The upcoming high school football season in Connecticut is still clouded with varied opinions and outlooks on if it will happen in the fall, spring, or at all.
The Connecticut Interscholastic Athletic Conference released a plan at the end of last month to bring back all fall sports, including football, on Sept. 23, and an abbreviated season would bring fall competition to a close on Nov. 15. But nearly a month later, we’ve had multiple twists and turns that involved recommendations to move the season to spring, a vote against that recommendation and a decision to move forward as scheduled, followed by a halt in all conditioning workouts as the CIAC continues to meet and determine where to go from here.
Some more clarity could be found in the coming week, as the CIAC’s Board of Control is scheduled to meet on Sunday night to put together a revised plan for fall sports, which it will then submit to the Department of Public Health for review.
As fall sports continue to be delayed (though the CIAC will ask DPH to allow fall sports conditioning to resume this week), one certainty is that the season, whenever it starts, or if it starts, will bring plenty of changes and deviations from typical fall Friday nights. Student-athletes will have to bring their own water bottles, girls volleyball teams will no longer switch benches in between sets, and the majority of visiting locker rooms will be closed off.
But one of the most important changes, should the fall sports season happen, will be an adjusted mindset, and a critical shift from a long-lasting triumph in the realm of sport: playing through pain.
The examples of such moments seen through the lens of heroism can be found all over. Michael Jordan battling flu-like symptoms in the 1997 NBA Finals, or Kirk Gibson hobbling around the bases after hitting a dramatic home run in the 1988 World Series. The list goes on and on, where athletes were revered for battling an ailment and still giving everything they had to lead their team to victory.
That mindset, particularly when it comes to illness, will have no place on the field or court this fall, should high school sports make their return. And should the season get the green light and begin next month, the CIAC and its member schools hope its student-athletes will be smart in internalizing this necessary change in mindset.
“That would follow what the school's policy and protocols are,” CIAC executive director Glenn Lungarini said. “If the person is exhibiting any symptoms, it's really important for our kids to be taught this year more than any that if you're not feeling well, you need to stay home. This isn't a normal season where kids should try to push themselves to play. We need to coach our kids very strongly that that's not the scenario.”
Playing through pain and the concept of self-sacrifice in sport has been around since the idea of Muscular Christianity surfaced nearly 200 years ago. It’s continued into modern sport and has never left. But now more than ever, student-athletes in Connecticut will be asked to speak up if they’re feeling ill. The CIAC won’t have the regular Covid-19 testing capabilities that have been set up across professional sports, meaning a lot of the responsibility will be on the student-athlete to assess any symptoms honestly before suiting up for a game or match. Part of the protocols for the CIAC’s current fall sports plan includes taking athletes’ temperature and a long list of other symptoms to be logged before beginning competition. But aside from body temperature, other symptoms on the CIAC’s checklist like headache, loss of smell and fatigue will require transparency from the student-athlete, and that transparency will be crucial in avoiding a potential coronavirus spread.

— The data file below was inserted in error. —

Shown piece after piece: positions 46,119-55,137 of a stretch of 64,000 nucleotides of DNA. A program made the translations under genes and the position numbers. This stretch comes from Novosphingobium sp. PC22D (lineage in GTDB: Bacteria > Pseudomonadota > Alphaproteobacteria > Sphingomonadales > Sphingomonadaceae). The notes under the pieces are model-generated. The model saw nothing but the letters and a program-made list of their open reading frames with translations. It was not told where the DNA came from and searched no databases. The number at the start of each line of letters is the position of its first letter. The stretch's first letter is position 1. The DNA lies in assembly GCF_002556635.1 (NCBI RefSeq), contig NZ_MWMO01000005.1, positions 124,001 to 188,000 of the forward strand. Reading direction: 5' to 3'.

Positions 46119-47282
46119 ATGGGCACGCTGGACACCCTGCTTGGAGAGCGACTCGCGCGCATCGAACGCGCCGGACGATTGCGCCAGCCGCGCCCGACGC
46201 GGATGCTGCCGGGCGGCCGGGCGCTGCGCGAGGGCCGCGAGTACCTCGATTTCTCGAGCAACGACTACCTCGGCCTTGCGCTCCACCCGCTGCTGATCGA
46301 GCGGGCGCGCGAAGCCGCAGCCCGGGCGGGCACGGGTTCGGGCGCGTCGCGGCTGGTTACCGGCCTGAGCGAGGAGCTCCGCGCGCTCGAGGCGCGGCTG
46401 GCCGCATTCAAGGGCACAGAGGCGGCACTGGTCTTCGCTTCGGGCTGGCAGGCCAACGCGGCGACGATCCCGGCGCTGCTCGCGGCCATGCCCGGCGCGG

“You have kids that take a lot of pride in their attendance, and if they have a runny nose or a sore throat, they're going to fight through that,” Lungarini said. “But this year, we really have to teach kids that you stay home in that scenario, and if you exhibit any of those symptoms, you need to contact your primary care physician and follow whatever they instruct at that point.”
Many local athletes expressed their desire to play this fall in the form of a peaceful protest outside the CIAC offices last week, which was organized by Southington football quarterback Brady Lafferty. Lungarini, who talked with Lafferty at the protest, hopes that if the CIAC’s modified plan is approved and fall sports are once again back on for a September start, Connecticut student-athletes will think about more than just wins and losses when arriving to the field. This season will be just as much about the team on the opposing sideline, the families they will return home to after the game, and keeping things as safe as possible during competition. That will require an adjustment from a mindset that has spanned generations, though one that could be detrimental to sports in the era of Covid-19.
“A lot of that responsibility of having the experiences that so many people lost last year rests on our students,” Lungarini said. “The challenge is there, but we saw incredible leadership from our kids throughout this. Sports have been active in Connecticut since June 17, and in that, our numbers in Connecticut continue to improve. We have a lot to be grateful for with the leadership of our students, but we can't stop now.”